What?s Policy Got to Do With Social Enterprise?
Monday, December 6, 2010
By Lindsay Clinton
Many social entrepreneurs and social investors tend to avoid inviting the government to their table because it often means a slow, fat-fingered solution, rather than a targeted, nimble infusion of resources.
However, government policy can also serve as a growth catalyst and a broad-based enabler, and, as such, cannot be overlooked as an important partner in the development of social enterprise as a sector.
What does a marriage between social enterprise and government look like?
David Wood, director of the Initiative for Responsible Investment at Harvard University, has been researching the roles that government can play to positively impact social enterprise or, more precisely, social investing. He explains that government can positively affect the development of social enterprises.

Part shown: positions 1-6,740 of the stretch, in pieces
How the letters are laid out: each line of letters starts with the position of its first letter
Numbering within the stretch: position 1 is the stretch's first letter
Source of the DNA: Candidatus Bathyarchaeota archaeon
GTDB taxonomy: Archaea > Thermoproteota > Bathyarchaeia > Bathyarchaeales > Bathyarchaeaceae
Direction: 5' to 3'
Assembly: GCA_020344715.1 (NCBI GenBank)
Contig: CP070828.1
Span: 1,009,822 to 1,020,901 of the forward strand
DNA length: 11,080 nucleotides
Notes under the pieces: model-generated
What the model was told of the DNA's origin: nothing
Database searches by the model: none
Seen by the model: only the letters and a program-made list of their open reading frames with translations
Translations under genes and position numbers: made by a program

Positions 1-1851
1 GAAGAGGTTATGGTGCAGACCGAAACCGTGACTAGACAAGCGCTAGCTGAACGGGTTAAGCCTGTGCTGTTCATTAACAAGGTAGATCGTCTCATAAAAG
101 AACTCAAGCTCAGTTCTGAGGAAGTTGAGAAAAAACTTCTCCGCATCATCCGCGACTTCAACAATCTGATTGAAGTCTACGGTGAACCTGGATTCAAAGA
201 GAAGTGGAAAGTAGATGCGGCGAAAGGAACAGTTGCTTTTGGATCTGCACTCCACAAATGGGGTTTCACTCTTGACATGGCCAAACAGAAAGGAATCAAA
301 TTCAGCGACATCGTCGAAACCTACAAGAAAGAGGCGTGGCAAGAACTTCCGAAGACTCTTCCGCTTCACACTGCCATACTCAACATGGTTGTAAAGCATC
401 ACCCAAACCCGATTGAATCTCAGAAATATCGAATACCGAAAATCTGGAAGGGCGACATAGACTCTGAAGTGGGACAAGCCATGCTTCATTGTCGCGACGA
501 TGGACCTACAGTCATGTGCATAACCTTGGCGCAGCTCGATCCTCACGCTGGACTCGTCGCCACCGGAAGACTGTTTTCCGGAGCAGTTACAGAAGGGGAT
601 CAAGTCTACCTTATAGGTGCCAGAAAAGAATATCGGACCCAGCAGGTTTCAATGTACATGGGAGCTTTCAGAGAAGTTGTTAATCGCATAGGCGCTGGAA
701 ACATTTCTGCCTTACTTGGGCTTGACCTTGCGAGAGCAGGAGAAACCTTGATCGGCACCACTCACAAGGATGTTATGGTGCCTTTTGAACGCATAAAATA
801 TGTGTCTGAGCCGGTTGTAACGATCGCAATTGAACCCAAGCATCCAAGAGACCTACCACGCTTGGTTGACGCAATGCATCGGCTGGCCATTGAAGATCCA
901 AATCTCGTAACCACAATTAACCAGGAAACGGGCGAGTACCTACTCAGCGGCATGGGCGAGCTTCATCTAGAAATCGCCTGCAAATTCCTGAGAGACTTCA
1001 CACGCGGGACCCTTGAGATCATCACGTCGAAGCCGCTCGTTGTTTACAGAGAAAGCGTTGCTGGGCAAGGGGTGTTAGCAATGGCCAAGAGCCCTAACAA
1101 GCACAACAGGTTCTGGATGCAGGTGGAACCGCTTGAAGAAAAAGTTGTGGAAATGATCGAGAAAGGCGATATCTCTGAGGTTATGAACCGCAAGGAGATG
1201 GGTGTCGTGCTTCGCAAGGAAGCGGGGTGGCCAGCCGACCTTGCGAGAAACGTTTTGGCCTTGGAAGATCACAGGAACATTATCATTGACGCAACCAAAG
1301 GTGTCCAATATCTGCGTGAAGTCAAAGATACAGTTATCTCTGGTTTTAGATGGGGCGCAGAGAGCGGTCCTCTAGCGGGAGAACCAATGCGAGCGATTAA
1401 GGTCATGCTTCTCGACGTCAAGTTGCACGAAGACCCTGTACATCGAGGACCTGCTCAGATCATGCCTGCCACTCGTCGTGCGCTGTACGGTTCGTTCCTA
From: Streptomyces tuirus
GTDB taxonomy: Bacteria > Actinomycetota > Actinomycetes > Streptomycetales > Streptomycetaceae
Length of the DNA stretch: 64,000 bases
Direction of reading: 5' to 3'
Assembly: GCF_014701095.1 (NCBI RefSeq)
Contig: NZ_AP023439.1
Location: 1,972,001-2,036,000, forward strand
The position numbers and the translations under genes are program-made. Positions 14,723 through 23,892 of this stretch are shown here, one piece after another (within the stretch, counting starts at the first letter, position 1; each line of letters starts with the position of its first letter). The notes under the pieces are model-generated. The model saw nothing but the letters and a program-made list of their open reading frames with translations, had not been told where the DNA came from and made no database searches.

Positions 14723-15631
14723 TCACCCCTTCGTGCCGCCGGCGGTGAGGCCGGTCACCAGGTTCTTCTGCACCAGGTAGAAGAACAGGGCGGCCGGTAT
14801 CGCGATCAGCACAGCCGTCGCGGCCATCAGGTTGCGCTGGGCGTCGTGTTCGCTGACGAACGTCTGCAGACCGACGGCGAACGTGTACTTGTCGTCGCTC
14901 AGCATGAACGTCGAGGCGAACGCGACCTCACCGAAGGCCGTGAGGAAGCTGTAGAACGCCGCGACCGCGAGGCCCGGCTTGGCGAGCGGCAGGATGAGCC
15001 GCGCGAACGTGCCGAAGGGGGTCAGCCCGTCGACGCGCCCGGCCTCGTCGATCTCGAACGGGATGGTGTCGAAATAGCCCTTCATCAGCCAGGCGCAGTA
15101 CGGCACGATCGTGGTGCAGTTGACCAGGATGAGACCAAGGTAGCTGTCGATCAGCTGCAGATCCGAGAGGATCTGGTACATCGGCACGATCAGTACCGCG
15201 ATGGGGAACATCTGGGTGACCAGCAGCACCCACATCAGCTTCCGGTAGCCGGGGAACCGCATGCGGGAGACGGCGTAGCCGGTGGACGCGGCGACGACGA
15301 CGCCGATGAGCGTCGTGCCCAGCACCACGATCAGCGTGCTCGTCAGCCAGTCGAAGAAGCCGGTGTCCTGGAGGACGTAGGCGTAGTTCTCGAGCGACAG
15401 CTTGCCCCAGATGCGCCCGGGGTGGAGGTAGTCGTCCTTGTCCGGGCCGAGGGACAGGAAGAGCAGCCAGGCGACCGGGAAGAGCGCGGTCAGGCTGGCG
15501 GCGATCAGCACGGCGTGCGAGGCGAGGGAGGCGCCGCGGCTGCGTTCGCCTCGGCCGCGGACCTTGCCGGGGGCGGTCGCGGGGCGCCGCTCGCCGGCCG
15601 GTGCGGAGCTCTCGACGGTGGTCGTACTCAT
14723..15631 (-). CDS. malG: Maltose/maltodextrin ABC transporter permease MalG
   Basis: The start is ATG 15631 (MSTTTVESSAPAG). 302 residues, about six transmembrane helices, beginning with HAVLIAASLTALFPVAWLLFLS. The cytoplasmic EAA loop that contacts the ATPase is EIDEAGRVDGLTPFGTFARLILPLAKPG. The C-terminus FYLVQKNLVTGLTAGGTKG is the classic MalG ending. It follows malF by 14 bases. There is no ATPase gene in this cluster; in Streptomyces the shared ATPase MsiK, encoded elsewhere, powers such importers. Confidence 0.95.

Government’s actions can increase the supply of “impactful” capital, or investment by those interested in social and financial returns (e.g., government as co-investor). Government can also increase the demand for impactful capital (i.e., government as capacity builder) or channel capital in strategic directions (e.g., federally regulated organic labeling). All three can be useful mechanisms for accelerating the growth of social enterprise.